Thursday, May 20th
Driving southward through Germany. Fine roads, aggressive drivers, all as expected. Nice to be on the road again. We pass trucks from various European countries, including Poland and Czekia. The united Europe is a reality.
Friday, May 21st
After an easy and inexpensive stay in Leutsdorf yesterday, we find ourselves today in Beilagries, unable to find a hotel room in this picturesque town. This is a long weekend in a popular destination point for unimaginative working people from the Munich area. They move slowly, travel in packs and on package deals, with the same haircuts replicated on countless women. We spurn a hotel offering a room because we consider it too expensive for its slight shabbiness and the smell of cigarettes and cabbage; certainly it does not measure up to the day before. As a result, and quite unexpectedly, we find ourselves driving for an hour and half through neighboring towns and villages, stopping at more than a dozen of fully booked hotels.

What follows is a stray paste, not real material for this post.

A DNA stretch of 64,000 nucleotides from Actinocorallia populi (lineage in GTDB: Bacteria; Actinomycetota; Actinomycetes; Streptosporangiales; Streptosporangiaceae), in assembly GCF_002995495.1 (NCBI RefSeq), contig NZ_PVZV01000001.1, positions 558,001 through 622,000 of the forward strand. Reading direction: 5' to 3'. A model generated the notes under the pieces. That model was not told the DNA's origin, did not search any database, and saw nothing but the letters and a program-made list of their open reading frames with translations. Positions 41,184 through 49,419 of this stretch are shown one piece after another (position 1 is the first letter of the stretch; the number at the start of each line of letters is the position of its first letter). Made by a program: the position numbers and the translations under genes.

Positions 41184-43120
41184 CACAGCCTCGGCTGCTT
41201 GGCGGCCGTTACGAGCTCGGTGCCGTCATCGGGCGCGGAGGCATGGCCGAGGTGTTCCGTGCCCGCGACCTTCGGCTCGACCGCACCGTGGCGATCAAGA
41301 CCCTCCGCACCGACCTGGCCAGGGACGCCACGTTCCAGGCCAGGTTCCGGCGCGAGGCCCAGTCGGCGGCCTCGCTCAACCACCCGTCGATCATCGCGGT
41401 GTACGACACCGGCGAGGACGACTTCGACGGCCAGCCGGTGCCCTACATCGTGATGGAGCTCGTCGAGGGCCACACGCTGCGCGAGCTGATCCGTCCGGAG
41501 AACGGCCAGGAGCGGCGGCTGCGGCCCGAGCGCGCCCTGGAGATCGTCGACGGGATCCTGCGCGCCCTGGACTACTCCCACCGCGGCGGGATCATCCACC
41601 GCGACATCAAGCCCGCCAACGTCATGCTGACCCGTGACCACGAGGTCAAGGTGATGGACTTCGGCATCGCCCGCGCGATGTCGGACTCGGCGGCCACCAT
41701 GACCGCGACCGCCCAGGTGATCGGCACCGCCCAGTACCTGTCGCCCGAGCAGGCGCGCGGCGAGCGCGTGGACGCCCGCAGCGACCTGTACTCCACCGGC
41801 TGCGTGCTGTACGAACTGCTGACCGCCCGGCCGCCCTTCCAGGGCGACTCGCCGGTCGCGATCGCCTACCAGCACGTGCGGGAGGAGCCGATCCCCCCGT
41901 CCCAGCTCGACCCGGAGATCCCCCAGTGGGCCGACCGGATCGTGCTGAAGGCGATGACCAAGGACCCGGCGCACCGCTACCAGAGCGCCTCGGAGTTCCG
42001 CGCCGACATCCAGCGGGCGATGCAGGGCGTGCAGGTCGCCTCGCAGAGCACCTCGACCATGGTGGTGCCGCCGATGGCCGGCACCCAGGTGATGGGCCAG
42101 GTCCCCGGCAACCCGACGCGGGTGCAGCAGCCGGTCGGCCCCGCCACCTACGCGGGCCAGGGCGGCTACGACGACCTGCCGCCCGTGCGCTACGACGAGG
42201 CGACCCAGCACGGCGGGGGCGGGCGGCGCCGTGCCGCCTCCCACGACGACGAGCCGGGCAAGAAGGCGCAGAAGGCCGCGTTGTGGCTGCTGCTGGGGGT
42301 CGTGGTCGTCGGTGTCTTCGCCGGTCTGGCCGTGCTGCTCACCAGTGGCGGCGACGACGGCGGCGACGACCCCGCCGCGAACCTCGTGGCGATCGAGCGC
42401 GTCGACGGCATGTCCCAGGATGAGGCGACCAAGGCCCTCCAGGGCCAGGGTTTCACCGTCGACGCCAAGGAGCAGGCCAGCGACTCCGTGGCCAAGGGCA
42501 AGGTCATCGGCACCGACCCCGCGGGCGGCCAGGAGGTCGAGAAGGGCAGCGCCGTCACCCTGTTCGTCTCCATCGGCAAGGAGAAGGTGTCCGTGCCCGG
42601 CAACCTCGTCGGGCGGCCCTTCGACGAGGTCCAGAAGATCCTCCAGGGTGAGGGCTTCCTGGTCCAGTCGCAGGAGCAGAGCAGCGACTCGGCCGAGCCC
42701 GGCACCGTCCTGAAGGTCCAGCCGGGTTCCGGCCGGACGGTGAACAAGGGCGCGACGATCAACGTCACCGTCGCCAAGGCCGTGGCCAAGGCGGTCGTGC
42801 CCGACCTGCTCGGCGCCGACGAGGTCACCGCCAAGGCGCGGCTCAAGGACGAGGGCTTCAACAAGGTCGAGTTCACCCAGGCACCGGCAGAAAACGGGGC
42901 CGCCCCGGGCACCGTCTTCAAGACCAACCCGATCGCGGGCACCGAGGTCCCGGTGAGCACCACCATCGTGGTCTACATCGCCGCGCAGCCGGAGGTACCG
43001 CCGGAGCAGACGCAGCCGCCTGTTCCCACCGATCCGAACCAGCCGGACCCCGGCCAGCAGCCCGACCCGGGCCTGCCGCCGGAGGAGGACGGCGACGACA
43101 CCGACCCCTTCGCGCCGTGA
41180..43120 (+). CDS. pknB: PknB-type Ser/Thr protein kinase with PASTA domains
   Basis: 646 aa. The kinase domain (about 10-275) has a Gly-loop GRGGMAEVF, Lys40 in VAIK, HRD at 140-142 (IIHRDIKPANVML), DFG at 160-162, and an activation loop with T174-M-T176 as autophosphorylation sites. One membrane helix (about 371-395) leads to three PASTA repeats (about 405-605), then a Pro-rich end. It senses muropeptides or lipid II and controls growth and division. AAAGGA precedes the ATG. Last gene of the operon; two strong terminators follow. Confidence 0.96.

In one small town we encounter an elderly Englishman on a fully loaded bicycle. He looks half dead from exhaustion. What possesses people at that age to push themselves to the limits of endurance? I do not understand that. The man does not speak a word of German. By now it is after 6 PM: late for being homeless in a foreign land. The local custom of not hanging out a sign stating VACANCY/NO VACANCY makes it more difficult to look for a place in this area because each time it requires getting out of the car and going to a reception desk. Still, for us it is not more than an inconvenience. But for a bicyclist with about 30 pounds of luggage attached to his racing bicycle this is a serious hardship. Poor man. Having no luck with finding accommodations, he asks us if we know of a place to stay overnight. Of course, we do not, and in fact we are his competitors. We leave him standing helplessly in front of yet another fully booked hotel.